Everyone got time on the helm -
Once inside the pass I was quickly reminded how shallow it was and how quickly the bottom came up from 30 feet to 6 foot sandy underwater knolls.  I managed to become briefly intimate with two of them but motored off successfully.
After the Skipper touched bottom twice!
The seas inside were calm but the rainy season cloud cover diminished the colours of our tropical paradise.

Again with several people on board, we decided to check into Bocas Marina. With shallows across the mouth of the bay it was great to be given some route directions in. The marina’s free shuttle panga makes regular trips across the bay into Bocas Town where we were hoping to get Bree, Matt and Doug booked onto flights back to Panama City. Surprise - all flights booked for three days which meant missing flights back to NY and Canada. After some sleuthing Bree came up with a great return trip by boat across the bay to Almirante, van through the jungle to Boquete, bus down to David and an available flight to P’ City. They had a great adventure and made their flights on time.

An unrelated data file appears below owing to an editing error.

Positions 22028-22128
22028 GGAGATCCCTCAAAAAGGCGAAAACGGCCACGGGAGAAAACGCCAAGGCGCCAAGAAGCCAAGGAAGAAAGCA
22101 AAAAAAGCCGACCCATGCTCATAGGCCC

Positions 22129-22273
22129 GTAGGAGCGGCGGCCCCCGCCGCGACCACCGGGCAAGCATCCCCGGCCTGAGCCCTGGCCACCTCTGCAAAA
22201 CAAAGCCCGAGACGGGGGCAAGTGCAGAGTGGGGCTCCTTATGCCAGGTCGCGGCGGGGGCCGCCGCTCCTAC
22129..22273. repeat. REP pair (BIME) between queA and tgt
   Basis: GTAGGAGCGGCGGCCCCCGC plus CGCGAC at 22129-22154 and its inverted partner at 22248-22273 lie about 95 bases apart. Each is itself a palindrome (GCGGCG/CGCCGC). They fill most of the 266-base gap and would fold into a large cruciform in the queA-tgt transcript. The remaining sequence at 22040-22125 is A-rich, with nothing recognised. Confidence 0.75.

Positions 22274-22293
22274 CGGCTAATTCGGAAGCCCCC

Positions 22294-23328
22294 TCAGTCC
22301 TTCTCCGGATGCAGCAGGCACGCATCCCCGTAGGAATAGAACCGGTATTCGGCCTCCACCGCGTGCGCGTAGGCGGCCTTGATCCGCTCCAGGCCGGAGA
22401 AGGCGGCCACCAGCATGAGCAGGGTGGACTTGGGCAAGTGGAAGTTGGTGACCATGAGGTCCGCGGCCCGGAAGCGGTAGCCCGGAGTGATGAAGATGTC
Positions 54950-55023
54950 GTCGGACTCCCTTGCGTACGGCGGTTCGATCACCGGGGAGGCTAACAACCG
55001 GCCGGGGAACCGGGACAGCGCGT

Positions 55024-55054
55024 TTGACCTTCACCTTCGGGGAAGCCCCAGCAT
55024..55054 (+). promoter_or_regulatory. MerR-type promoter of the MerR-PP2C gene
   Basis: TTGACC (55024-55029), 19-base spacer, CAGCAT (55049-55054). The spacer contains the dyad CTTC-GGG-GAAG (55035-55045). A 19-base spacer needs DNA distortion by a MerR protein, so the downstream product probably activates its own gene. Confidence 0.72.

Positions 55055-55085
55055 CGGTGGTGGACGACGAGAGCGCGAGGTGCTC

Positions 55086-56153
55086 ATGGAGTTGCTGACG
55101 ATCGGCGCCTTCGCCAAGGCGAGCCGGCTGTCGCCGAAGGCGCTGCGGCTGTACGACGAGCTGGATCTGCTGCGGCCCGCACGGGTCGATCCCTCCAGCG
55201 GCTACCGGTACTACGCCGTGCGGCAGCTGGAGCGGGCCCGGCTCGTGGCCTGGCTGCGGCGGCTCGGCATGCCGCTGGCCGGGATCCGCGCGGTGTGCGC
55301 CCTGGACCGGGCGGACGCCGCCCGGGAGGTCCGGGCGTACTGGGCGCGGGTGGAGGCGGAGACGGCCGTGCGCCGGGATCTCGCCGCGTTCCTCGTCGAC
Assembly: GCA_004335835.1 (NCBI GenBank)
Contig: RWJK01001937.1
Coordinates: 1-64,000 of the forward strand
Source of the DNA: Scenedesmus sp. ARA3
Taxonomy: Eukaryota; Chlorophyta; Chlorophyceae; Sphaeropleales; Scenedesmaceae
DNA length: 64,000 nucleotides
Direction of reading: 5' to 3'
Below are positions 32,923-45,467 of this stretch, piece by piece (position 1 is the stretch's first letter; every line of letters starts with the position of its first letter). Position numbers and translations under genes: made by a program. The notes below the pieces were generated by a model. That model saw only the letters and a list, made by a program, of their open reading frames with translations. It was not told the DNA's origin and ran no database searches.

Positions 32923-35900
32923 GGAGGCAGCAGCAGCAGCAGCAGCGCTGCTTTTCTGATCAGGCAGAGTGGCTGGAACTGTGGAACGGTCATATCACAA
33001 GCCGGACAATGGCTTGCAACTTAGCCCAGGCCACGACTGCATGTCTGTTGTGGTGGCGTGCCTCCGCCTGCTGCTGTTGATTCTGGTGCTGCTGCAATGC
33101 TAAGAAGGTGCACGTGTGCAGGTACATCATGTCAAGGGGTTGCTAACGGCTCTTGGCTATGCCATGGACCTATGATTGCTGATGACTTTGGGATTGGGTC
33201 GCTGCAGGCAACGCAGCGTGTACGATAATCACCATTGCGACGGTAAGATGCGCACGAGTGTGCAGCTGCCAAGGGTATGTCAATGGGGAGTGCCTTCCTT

Bocas waterfront

Contrary to what I was accustomed to in the rainy/monsoon season of southeast Asia, there is no pattern to the weather here. Every day is different with thunder and lightning occurring any time of the day or night. We had a good blow that had boats at anchor dragging and an enormous flash of lightning put the power out in Bocas Town for several hours. Other incredible lightning storms have reminded me that we aren’t supposed to be here, we’re supposed to be in Ecuador! Damn earthquake! Although we have travelled a lot in Asia during the rainy season, the lack of predictability makes travel here a little more problematic. We will see what we can manage.